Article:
The Black List’s Kate Hagen (@thathagengrrl) attended the recent Beyond Words 2016 event sponsored by the Writers’ Guild of America, West, the Writers Guild Foundation, and Variety.
As awards season continues chugging along, the WGA-W, the Writer’s Guild Foundation, and Variety gathered together to celebrate 2015’s WGA-Award nominated screenwriters.
Andrea Berloff and Jonathan Herman (STRAIGHT OUTTA COMPTON), Aaron Sorkin (JOBS), John McNamara (TRUMBO), Charles Randolph and Adam McKay (THE BIG SHORT), Matt Charman (BRIDGE OF SPIES), Josh Singer and Tom McCarthy (SPOTLIGHT) and Drew Goddard (THE MARTIAN) took the stage at the WGA Theater to discuss their creative processes, what scenes they had to cut from their scripts, and how to approach script structure when dealing with real-life characters.
Photo credit: Variety
Even with original screenplay nominees Taylor Sheridan (SICARIO) and Amy Schumer (TRAINWRECK) unable to attend, the stage was packed as John August (this year’s recipient of the Valentine Davies Award) joined the 11 writers on stage to moderate. August told the audience we’d being seeing a lot of lightning round questions to keep the conversation moving.
August first asked the writers: How long was the production process of the film from initial conception to theatrical release?
THE MARTIAN: Three years
SPOTLIGHT: Four years
BRIDGE OF SPIES: Three years (11 months from pitch to production, an incredibly fast turnaround time)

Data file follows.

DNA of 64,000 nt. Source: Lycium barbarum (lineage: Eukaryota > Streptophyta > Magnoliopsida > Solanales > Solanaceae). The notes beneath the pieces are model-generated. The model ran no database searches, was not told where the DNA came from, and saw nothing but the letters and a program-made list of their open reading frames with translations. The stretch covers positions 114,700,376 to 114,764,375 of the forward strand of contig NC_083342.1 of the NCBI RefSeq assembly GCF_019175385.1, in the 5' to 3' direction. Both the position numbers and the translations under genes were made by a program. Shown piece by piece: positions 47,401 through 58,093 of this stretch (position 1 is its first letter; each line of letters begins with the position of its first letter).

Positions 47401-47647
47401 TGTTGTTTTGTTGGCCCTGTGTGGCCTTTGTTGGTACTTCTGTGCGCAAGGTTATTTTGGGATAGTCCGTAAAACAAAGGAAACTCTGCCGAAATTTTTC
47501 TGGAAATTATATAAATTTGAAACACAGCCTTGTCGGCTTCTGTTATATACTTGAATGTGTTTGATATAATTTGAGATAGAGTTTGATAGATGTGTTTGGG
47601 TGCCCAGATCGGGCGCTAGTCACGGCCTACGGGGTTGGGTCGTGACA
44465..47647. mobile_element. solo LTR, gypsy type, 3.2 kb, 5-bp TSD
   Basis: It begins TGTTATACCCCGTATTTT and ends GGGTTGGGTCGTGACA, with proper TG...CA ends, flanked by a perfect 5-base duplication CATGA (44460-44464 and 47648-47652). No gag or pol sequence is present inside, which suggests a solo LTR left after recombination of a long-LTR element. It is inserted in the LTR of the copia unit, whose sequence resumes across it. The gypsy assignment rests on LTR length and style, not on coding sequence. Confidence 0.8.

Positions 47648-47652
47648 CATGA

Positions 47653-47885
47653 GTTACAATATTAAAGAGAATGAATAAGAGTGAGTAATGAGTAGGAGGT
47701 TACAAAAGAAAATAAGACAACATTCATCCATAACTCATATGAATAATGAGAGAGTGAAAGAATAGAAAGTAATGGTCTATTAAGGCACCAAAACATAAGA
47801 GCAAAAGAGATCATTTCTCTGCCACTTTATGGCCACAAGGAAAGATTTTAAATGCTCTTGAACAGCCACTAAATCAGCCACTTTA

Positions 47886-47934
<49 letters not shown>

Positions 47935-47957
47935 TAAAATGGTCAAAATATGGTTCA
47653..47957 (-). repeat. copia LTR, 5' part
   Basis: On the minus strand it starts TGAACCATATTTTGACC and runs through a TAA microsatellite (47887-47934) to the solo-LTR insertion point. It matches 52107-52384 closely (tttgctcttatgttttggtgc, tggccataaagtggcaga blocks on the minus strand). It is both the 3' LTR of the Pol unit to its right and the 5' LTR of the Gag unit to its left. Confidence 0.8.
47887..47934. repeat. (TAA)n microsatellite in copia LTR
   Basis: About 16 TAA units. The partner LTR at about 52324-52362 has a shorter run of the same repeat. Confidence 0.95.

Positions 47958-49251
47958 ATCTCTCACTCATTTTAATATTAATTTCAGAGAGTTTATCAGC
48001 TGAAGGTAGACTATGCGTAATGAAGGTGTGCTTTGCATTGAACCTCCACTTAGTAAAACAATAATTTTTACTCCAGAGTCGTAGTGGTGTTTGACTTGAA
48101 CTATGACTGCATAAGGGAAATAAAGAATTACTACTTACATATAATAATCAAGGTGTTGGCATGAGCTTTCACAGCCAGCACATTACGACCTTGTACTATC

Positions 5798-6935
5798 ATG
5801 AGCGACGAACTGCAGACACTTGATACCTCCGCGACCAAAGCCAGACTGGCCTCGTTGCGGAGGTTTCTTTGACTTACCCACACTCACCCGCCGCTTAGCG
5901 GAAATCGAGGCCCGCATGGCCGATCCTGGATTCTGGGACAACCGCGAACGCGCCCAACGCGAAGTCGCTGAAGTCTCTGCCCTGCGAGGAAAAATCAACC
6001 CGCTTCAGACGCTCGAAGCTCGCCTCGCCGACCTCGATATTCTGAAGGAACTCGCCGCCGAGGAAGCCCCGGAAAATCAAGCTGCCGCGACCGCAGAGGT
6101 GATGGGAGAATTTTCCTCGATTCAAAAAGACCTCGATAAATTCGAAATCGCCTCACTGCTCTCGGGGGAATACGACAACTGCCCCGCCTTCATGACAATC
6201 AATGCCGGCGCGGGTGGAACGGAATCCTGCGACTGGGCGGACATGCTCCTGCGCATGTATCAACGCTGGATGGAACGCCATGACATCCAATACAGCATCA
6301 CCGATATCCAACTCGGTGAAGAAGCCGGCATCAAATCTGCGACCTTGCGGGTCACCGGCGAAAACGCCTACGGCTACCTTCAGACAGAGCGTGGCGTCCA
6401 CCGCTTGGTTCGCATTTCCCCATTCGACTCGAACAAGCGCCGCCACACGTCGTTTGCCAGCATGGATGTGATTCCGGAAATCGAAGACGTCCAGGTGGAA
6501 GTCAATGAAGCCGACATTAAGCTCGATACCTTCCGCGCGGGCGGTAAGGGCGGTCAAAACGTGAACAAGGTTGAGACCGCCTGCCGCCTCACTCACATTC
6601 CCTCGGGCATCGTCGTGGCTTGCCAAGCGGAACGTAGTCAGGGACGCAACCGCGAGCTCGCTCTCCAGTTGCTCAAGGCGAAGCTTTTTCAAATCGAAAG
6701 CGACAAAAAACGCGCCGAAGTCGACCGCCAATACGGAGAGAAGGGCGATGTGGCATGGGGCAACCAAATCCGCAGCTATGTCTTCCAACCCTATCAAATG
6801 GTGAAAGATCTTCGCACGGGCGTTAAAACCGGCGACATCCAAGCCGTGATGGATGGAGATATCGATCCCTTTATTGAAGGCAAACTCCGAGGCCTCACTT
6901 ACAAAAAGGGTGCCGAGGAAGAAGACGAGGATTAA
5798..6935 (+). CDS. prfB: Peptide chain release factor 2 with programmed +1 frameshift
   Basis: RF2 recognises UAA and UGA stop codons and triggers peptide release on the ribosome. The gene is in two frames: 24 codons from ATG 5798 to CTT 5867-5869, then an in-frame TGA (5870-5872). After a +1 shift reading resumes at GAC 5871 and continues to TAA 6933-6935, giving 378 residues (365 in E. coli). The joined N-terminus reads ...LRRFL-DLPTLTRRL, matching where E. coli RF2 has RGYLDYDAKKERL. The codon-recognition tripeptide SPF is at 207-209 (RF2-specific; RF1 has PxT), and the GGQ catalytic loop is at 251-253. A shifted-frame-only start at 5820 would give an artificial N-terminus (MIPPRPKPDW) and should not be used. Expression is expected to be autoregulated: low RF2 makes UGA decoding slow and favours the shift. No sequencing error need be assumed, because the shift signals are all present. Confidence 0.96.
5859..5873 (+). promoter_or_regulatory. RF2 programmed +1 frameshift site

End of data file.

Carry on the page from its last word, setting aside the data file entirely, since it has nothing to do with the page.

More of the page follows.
CAROL: “Eighteen effing years,” as Nagy put it.
THE BIG SHORT: Five years
TRUMBO: Eight years
JOBS: Three years
STRAIGHT OUTTA COMPTON: Five years
Ah, the long, lonely life of a writer. Since all of the nominated scripts besides CAROL and THE MARTIAN were based on real people, August then asked the panel about how they approached integrating real life into their work. For Berloff and Herman, having access to Ice Cube and Dr. Dre from day one was hugely beneficial in shaping COMPTON, as they were able to draw on interviews and transcripts to make the film feel authentic. Sorkin told the crowd that meeting Jobs’s eldest daughter, Lisa, and John Sculley helped him find the emotional through line of the story, despite Jobs’s death three weeks prior to Sorkin’s start on the script. McNamara and Charman echoed Sorkin’s statements, saying that meeting Dalton Trumbo’s daughter and James Donovan’s son, respectively, allowed them to shape TRUMBO and BRIDGE OF SPIES.
For the writers of THE BIG SHORT, it was a split decision on meeting their real-life inspirations: Randolph “didn’t want [those people] in my head” while writing, but McKay had to meet the actual folks to help his work as director. McCarthy and Singer also relied heavily on research for SPOTLIGHT, spending six months interviewing anyone and everyone to help construct their story about the Catholic Church’s abuse of power in Boston. Both SPOTLIGHT writers praised the journalists who are the film’s core for their collaborative efforts, and their help in shaping scenes up until filming began.
Since their scripts were not based on real people, both Nagy and Goddard were thankful for the freedom that their fictional source material offered. For Nagy, who kept only the basic characters and ending from Patricia Highsmith’s novel THE PRICE OF SALT, having the freedom to craft Carol and Therese’s story totally on her own was invaluable. Likewise, Goddard, who has a long resume of TV credits, said that not having to rely on expository dialogue, as is often the case in TV, allowed him to craft his characters based only on their actions in the film.
For the rest of Kate’s take on the event, go here.